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Kingyo

Motif Information
Motif kingyo 01.jpg
Rōmaji Kingyo
English Goldfish
Kanji 金魚
Kana きんぎょ
Season Summer
Seasonal Exceptions None
Auspicious Yes
Motif Type Fish
Pronounciation
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Kingyo (goldfish, Carassius auratus) are members of the carp family which includes koi. Kingyo were first domesticated in China and then introduced to Japan in 1603.[1]

Kingyo have been bred for various different colors, body shapes, fin and eye configurations. In Japan, emphasis is placed on the beauty of viewing the kingyo from the top down and perfecting a lineage, unlike in China where breeders favor new mutations and viewing the fish from the side as well as the top.

Originally a status symbol pet of the wealthy and sophisticated, kingyo under went a democratization and were available to everyone by the end of the Edo period. They remain popular pets today as they have excellent eyesight and learning skills, which allows them to distinguish between different humans and learn tricks with positive reinforcement.[2].

Seasonal Use, Exceptions & Pairings

Catching Goldfish (Kingyo sukui, 1928) from the series Twelve Scenes of Tokyo by Hiroshi Yoshida


Kingyo are associated with summer matsuri. Kingyo sukui (金魚掬い) is a game where one tries to pick up a live goldfish with a rice paper scoop and place it in a bowl. If you succeed, you win the goldfish. Kingyo sukui has been played since the late Edo Period at the turn of the 19th century. It came to be associated with matsuri stalls in the Taisho Period.[3]

Common Motif Pairings

Cat and Goldfish (1933) by Ohara Koson


  • Water motifs
  • Poi (ポイ, rice paper scoop)
  • Kingyodama (金魚玉, round goldfish display bowl)
  • Neko

Auspicious Nature

Kingyo sounds like "much gold (kin)." This preserves the earlier Chinese auspicious meaning of jīnyú (金鱼, goldfish) in which the word gold (金, jīn) is combined with the word for fish (鱼, yú) that is homophonous with the word for surplus or abundance (余, yú).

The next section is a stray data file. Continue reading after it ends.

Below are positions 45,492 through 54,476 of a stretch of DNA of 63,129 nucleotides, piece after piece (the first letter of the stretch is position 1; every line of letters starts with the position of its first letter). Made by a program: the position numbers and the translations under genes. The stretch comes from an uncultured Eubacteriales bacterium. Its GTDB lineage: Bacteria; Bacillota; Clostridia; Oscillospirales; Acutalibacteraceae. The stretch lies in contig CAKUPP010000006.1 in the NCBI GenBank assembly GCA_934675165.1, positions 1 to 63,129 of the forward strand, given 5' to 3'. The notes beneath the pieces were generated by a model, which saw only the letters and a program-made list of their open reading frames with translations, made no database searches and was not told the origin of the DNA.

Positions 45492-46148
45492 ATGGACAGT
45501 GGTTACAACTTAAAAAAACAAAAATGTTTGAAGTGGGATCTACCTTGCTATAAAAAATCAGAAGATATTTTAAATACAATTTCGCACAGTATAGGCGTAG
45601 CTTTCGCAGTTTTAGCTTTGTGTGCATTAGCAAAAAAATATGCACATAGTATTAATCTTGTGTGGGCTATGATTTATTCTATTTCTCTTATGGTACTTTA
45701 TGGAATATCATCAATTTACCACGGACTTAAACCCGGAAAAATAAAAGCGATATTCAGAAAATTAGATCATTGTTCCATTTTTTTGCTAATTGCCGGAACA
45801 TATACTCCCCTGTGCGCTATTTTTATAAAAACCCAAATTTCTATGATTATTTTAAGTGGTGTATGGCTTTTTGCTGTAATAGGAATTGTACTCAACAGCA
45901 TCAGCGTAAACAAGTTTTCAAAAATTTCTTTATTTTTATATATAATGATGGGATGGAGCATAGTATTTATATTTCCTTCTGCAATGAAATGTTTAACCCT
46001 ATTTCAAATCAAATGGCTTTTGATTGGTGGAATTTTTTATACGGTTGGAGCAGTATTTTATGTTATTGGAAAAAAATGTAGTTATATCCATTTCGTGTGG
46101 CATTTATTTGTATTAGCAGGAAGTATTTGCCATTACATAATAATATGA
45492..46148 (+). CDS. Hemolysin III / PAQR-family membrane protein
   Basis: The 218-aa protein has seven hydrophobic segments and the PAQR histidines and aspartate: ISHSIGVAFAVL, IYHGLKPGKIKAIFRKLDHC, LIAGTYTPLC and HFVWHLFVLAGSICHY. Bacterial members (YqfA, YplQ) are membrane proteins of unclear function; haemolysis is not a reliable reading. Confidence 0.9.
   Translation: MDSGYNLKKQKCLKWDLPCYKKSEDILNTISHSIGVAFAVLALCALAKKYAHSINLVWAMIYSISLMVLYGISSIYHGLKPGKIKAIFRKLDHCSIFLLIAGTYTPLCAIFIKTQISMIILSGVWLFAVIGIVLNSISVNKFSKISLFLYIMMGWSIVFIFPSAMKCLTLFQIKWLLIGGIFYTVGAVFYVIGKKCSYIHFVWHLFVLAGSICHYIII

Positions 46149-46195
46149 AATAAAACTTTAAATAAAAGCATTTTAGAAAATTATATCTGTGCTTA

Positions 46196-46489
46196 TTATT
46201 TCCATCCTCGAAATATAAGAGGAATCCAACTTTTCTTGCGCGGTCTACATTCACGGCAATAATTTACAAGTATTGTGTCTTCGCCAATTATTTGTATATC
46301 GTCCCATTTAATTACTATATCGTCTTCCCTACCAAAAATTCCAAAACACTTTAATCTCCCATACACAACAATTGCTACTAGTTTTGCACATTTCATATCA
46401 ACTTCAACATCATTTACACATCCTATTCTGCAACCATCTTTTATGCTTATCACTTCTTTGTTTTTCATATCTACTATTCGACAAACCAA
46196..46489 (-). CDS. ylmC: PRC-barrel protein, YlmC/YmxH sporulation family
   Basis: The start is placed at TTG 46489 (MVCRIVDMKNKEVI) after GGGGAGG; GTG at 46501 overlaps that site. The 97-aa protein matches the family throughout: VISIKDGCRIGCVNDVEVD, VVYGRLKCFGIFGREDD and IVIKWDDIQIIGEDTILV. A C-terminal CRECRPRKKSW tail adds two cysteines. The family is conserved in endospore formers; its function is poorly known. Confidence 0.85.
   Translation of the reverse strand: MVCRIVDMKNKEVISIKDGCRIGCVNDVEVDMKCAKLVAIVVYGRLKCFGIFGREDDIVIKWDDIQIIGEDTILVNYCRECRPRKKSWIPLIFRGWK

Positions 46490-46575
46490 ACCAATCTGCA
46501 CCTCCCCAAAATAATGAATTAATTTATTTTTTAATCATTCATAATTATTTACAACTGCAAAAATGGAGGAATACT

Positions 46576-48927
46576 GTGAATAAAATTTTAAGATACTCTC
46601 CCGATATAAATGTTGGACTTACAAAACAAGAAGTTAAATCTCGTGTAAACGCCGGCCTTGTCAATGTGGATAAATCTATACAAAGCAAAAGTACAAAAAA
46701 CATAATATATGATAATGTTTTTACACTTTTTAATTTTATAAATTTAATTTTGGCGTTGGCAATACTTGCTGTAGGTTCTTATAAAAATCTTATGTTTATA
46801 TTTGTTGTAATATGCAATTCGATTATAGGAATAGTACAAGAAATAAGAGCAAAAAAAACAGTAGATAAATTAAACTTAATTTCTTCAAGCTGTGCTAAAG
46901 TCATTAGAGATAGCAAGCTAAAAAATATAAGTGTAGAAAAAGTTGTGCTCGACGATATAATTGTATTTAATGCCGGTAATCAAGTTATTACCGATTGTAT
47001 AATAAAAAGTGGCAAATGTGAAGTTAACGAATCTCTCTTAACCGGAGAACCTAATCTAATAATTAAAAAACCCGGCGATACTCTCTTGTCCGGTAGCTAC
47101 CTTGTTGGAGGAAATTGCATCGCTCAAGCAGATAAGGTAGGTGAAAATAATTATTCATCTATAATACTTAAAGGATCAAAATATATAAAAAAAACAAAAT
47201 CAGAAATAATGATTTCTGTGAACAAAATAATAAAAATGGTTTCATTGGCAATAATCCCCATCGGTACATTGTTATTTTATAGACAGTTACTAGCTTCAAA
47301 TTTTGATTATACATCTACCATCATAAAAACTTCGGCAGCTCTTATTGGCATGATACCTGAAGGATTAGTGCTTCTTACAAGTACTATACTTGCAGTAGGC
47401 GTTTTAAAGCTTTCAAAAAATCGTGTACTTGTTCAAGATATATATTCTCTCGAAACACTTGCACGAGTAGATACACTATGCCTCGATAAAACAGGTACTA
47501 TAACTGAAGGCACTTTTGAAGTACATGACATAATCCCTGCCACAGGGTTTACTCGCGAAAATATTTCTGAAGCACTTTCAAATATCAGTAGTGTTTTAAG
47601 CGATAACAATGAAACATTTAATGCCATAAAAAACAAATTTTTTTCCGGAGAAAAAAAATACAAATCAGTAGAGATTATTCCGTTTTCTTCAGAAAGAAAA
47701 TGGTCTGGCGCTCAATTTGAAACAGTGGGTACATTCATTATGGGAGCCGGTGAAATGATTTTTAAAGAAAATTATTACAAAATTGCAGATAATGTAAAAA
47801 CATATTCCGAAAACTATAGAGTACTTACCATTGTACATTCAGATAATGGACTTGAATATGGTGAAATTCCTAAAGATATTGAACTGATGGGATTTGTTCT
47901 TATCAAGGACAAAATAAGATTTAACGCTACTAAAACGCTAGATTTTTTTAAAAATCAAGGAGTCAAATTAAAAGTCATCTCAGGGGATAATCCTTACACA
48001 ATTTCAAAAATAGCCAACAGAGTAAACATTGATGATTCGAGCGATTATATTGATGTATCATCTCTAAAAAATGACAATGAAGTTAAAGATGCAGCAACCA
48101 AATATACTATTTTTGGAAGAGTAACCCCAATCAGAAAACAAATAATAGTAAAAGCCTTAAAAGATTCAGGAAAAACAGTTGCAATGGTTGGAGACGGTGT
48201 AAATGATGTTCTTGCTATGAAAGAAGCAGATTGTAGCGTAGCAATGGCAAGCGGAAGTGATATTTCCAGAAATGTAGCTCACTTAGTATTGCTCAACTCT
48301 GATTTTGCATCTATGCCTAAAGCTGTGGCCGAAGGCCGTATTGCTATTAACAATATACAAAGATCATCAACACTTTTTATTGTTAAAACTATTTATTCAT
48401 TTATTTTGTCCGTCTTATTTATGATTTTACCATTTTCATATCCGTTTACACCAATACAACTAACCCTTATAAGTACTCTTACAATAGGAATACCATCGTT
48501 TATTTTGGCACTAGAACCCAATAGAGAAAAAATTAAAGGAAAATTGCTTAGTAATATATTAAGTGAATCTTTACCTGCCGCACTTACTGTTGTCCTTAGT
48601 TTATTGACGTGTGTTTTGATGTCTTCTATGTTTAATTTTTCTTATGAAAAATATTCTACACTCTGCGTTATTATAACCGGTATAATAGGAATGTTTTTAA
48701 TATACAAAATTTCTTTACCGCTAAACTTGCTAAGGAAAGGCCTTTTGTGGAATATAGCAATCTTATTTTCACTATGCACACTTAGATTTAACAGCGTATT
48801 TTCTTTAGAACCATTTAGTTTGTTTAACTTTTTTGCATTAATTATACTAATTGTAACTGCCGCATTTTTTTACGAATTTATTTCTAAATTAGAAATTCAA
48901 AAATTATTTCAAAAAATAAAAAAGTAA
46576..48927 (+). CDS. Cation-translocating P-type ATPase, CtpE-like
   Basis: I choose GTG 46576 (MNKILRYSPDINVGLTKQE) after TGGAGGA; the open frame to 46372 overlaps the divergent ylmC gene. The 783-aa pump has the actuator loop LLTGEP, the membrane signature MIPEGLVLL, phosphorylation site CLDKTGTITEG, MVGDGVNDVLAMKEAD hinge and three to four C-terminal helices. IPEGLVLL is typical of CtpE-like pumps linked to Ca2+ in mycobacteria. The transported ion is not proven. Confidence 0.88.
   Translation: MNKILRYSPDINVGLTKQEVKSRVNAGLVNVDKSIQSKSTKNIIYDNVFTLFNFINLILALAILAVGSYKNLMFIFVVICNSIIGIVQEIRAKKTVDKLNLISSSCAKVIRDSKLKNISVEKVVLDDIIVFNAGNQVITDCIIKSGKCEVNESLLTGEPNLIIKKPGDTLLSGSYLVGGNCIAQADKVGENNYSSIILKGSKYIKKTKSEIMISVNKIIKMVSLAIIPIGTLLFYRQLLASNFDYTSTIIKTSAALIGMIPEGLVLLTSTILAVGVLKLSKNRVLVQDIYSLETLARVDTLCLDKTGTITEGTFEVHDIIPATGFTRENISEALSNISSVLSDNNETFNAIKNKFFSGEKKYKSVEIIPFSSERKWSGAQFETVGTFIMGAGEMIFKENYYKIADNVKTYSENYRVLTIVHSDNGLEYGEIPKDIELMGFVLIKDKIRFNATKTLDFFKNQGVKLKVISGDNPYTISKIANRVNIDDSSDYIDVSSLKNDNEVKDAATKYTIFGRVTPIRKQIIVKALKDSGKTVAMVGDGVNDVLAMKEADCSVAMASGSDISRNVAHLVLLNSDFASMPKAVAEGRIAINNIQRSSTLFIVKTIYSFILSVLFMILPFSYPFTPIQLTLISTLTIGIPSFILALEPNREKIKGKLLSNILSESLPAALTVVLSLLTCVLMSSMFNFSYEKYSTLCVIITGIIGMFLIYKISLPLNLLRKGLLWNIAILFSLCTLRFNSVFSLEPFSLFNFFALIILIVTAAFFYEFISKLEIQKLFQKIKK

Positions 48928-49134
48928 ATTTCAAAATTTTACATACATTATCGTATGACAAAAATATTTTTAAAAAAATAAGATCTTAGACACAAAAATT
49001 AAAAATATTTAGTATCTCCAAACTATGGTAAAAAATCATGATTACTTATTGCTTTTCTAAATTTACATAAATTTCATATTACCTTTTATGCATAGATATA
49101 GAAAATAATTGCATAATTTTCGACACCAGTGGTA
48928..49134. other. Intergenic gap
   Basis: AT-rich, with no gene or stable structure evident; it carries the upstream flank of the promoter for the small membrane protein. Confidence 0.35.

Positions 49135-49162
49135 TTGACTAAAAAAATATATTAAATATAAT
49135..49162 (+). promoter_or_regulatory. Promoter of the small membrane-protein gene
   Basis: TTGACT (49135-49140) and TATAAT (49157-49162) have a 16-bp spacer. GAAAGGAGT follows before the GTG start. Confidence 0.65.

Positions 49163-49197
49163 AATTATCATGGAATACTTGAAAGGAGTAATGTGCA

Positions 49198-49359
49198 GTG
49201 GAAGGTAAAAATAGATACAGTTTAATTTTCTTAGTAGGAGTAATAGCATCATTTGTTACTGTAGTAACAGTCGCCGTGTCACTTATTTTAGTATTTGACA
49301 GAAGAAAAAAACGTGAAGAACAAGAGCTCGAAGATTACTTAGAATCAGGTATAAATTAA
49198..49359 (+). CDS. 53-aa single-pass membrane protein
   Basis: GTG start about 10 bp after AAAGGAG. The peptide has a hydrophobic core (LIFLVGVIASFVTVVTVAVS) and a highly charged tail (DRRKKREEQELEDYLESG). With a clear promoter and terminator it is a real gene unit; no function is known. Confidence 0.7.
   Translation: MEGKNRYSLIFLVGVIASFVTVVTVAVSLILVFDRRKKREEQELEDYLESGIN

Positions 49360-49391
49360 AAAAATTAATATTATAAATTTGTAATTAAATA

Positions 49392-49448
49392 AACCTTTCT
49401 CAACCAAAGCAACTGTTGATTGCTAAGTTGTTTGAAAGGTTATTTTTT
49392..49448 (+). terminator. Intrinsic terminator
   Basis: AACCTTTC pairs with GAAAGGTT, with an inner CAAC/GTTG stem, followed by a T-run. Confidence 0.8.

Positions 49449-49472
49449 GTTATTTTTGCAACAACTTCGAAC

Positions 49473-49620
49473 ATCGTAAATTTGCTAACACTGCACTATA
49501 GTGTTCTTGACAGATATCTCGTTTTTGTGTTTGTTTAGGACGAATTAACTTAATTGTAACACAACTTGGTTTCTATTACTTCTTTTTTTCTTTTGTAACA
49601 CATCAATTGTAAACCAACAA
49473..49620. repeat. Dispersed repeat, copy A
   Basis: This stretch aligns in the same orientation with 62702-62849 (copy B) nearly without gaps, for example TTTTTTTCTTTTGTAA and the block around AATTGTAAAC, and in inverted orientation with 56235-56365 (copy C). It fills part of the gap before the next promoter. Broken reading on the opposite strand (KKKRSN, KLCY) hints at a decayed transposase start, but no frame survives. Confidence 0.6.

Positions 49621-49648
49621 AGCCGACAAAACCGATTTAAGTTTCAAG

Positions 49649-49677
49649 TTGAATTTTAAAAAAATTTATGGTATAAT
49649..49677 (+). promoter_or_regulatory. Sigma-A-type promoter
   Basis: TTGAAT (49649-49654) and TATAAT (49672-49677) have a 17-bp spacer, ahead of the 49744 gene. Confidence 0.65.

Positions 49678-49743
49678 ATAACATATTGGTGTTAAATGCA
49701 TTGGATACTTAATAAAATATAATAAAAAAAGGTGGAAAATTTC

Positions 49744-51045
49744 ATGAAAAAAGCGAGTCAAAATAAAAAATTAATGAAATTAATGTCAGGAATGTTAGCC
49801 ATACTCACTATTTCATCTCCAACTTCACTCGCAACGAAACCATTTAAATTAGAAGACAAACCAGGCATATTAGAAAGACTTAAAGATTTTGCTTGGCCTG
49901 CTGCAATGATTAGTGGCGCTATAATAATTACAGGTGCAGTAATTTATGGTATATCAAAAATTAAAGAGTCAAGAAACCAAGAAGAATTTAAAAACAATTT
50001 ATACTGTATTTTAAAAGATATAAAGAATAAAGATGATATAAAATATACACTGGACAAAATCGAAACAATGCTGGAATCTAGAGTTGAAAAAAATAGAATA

Identification & Style Variations

The most common fish depicted on yukata are kingyo. Kingyo are often stylized to emphasize their cute attributes and most commonly depicted as orange or red. Kingyo are most easily distinguished from koi, by their lack of barbels or "whiskers."

Motif Examples

Motif in Literature & Other Usage

Goldfish and Water Plants (c. 1850) by Ichimei


Yamaguchi prefecture is known for its mingei handicraft of kingyo-chochin, goldfish lanterns, which were first made around the beginning of the Meiji period. Kingyo are also popular decorations for furin and other bells.

In Poetry

引越しのた hikkoshi no ta- Every time we move
びに大きく -bi ni ookiku the goldfish
なる金魚 naru kingyo grows bigger


- Hoshino Tsunehiko (星野恒彦)[4]

Article Notes

Relevant Threads / Discussions

  • Link to any relevant threads on IG

References

  1. http://en.wikipedia.org/wiki/Carp#As_ornamental_fish
  2. Wikipedia Article on Goldfish. Accessed on January 10, 2017.
  3. http://en.wikipedia.org/wiki/Goldfish_scooping#History
  4. World Kigo Database Article on Koi and Kingyo. Accessed January 10, 2017.

Image Credits

  • Ainokimono

Authors & Contributors

Author/s: tzippurah (IG Username)

Contributors: